Background: Social media has been utilised in a variety of healthcare settings. While its potential for extending healthcare services is recognised by the NHS, potential pitfalls exist. The place, benefits and practical problems of using Facebook in general practice are unclear. Aim: To understand the utilisation of Facebook by general practices, whether Facebook provides novel insights when compared to other centrally-hosted feedback platforms, and the prevalence of unofficial Facebook pages. Design & setting: Eighty-three general practices in North Staffordshire. Method: Publicly available information and feedback relating to general practices on official and unofficial Facebook sites was examined and compared to other, centrally-hosted feedback platforms (NHS Choices and Patient Satisfaction ratings). Thematic and descriptive analyses were undertaken to understand the nature of the content. Results: Thirty-one practices had publicly-accessible, practice-owned, official Facebook sites which, overall, had received over 7000 likes. Two had integrated booking systems, 14 allowed reviews and all had accurate practice information. Most remaining practices (41/52) were found to have an unofficial Facebook page. Conclusion: General practice use of open Facebook pages is variable, but most commonly used to provide generic practice information and for gaining patient feedback. Patient engagement with pages suggests demand for this technology. Risks associated with unmoderated unofficial pages can be mitigated by practices having official pages hosted by the practice with appropriate protocols in place for managing them. Practices need to be supported to better understand meaningful uses of this technology and the potential risks of unofficial practice Facebook pages.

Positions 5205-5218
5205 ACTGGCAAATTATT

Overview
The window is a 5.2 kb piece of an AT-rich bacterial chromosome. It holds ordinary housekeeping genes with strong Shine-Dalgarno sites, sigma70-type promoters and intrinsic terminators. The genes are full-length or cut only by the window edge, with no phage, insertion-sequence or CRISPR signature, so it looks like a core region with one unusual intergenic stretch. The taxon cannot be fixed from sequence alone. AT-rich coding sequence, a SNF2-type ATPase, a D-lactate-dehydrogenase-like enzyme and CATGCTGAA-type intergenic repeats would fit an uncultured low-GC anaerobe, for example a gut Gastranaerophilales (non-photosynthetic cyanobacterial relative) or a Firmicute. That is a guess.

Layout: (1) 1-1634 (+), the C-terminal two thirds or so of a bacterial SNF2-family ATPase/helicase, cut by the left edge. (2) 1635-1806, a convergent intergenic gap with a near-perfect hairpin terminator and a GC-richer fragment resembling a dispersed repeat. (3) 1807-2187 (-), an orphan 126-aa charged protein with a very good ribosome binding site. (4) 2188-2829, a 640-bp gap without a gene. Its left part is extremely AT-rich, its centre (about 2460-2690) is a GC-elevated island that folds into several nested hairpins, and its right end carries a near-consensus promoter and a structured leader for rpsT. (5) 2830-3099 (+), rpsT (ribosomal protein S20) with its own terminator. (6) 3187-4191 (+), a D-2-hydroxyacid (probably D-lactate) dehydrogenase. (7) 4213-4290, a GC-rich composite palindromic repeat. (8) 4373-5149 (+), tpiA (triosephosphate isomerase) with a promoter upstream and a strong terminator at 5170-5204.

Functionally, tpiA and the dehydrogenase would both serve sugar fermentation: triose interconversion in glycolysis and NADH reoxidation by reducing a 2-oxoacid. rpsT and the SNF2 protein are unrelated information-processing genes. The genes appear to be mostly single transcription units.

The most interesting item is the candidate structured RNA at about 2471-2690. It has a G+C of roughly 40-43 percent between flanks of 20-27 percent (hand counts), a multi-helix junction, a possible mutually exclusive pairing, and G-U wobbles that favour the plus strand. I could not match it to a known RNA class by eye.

Moore, K., Cottrell, E., & Chambers, R. (2018). Facebook in general practice: A service evaluation in one health economy. BJGP Open, 1(4). https://doi.org/10.3399/bjgpopen17X101181